Join reporters from the Boston Globe in a weekly virtual town hall organized in collaboration with area students. These virtual forums will create space for students to share their experiences, connect with peers, pose questions to an adult support network, and offer their own suggestions and ideas on how they would like to see their schools and communities support them at this time.

China, coronavirus and surveillance: the messy reality of personal data

Yuan Yang, Nian Liu, Sue-Lin Wong and Qianer Liu:

Three days after the Chinese government locked down Hubei, the province at the centre of the coronavirus outbreak, a local government official more than 1,000km away received data from telecoms carriers alerting her to a list of people who had left Hubei and entered her town.

The data included traces of the estimated locations of users’ mobile phones, showing that many had driven back along the highways from Hubei to Guangdong province in southern China, where the official works in a small town. The location data helped the official’s team “more or less” pin down everyone who came back from Hubei, she said. 

But for another Guangdong town, the information it was able to get hold of was much less comprehensive.

“We did identify one man from Hubei on the list who was high-risk. We searched everywhere for him but just couldn’t track him down,” a second official told the Financial Times, speaking on condition of anonymity.

“Credentials alone no longer make one credible”

Gregory Kaebnick:

This is where Fauci shines. He’s showing us how to be not just trustworthy but actually trusted.

The role is still fundamentally about providing accurate information. Fauci is fighting the outbreak with “the sledgehammer of truth,” as the Washington Post columnist Karen Tumulty put it—helping everyone to understand the real dimensions of the problem in spite of widespread misinformation and politics-driven fact-spinning.

But what makes him so helpful and credible has to do with how he provides the information, and what’s especially powerful about his approach is that he’s more or less the opposite of a sledgehammer. He is grounded in humility and humanity: he uses plain language; he admits uncertainties and failings; he seems to be at pains to say that he has a special perspective, “as a scientist,” rather than the only possibly useful view; he refuses to make the science overtly political; he is gracious and cautious when offering corrections.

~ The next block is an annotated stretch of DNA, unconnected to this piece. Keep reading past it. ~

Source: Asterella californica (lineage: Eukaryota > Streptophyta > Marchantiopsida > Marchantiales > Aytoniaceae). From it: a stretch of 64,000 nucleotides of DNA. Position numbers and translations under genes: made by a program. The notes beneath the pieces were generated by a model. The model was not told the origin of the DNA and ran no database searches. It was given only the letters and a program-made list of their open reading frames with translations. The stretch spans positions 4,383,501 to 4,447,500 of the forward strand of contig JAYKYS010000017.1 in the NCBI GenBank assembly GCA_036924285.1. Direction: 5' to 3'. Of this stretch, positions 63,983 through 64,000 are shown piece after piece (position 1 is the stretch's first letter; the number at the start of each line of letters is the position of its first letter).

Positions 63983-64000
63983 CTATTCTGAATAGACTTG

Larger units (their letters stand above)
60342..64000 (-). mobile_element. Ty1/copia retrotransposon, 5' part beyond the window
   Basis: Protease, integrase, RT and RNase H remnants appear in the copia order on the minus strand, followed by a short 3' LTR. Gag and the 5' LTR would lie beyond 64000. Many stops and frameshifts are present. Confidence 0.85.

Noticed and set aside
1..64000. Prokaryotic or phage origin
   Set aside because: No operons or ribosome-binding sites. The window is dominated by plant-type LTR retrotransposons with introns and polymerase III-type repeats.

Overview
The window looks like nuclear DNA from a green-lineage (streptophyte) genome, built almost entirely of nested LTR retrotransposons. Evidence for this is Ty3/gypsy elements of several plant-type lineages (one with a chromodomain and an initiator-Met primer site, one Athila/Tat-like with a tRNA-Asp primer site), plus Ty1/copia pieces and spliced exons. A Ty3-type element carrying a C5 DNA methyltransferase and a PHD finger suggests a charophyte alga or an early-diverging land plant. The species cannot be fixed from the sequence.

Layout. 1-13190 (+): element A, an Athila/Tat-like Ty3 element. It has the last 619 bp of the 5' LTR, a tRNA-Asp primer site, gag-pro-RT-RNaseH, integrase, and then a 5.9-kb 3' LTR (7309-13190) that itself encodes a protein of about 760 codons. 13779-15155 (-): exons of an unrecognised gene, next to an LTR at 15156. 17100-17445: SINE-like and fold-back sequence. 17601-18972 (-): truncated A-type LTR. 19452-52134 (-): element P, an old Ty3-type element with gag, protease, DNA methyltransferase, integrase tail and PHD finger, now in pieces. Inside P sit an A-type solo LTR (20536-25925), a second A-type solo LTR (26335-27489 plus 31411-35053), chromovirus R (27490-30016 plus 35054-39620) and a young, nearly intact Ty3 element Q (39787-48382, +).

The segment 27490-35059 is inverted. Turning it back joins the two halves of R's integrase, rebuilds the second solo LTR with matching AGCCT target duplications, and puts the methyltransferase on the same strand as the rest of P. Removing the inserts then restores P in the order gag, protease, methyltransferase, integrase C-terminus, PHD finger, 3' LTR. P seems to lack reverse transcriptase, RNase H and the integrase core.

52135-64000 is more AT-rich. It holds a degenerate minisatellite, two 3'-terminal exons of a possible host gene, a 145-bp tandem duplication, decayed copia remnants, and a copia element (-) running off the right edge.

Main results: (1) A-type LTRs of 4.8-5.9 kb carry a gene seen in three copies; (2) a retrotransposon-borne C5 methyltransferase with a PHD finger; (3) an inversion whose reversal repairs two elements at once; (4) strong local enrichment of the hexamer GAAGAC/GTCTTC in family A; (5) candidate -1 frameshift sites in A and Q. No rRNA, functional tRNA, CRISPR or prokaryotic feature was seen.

In the midst of this transformation, what it means to be an expert has also changed. At one time, one could qualify as an expert just by being particularly smart or well educated about a technical topic and having been anointed as an expert by other experts, like university officials or political leaders. Think of 1950s scientists and doctors whose lab coats signified their training and the respect and deference they deserved.

Today, more is required. To qualify as an expert is to meet the criteria for a special social role, and nowadays, having the requisite knowledge, ability and recognition is only part of what one needs. Credentials alone no longer make one credible.

This is where Fauci shines. He’s showing us how to be not just trustworthy but actually trusted.

The role is still fundamentally about providing accurate information. Fauci is fighting the outbreak with “the sledgehammer of truth,” as the Washington Post columnist Karen Tumulty put it—helping everyone to understand the real dimensions of the problem in spite of widespread misinformation and politics-driven fact-spinning.

But what makes him so helpful and credible has to do with how he provides the information, and what’s especially powerful about his approach is that he’s more or less the opposite of a sledgehammer. He is grounded in humility and humanity: he uses plain language; he admits uncertainties and failings; he seems to be at pains to say that he has a special perspective, “as a scientist,” rather than the only possibly useful view; he refuses to make the science overtly political; he is gracious and cautious when offering corrections.

Rather different than “we know best“.

“The last shall be first and the first shall be last”. – duckduckgo links.

Commentary on Student Teaching amidst remote necessity

Scott Girard:

Strehlow said the school has offered her cohort three options: submit the edTPA to Pearson as they would normally; submit the edTPA to UW and receive approval from the school; or come up with an alternative self-assessment with the UW staff to demonstrate their fitness for licensure. She is planning to submit her edTPA to Pearson as she would have anyway, because she’s heard that will be necessary if she ever plans to teach outside of Wisconsin.

Owenby said students are working with their partner teacher on the transition to online learning, and Strehlow said she and her partner teacher at Lincoln are doing their best to collaborate as they work in an unfamiliar setting.

“Still trying to navigate a place where we can slowly start to become those lead teachers, but also at the same time this is brand new territory for everybody,” Strehlow said. “It’s just like, ‘Oh my gosh, we just need to figure out what’s going to happen Monday.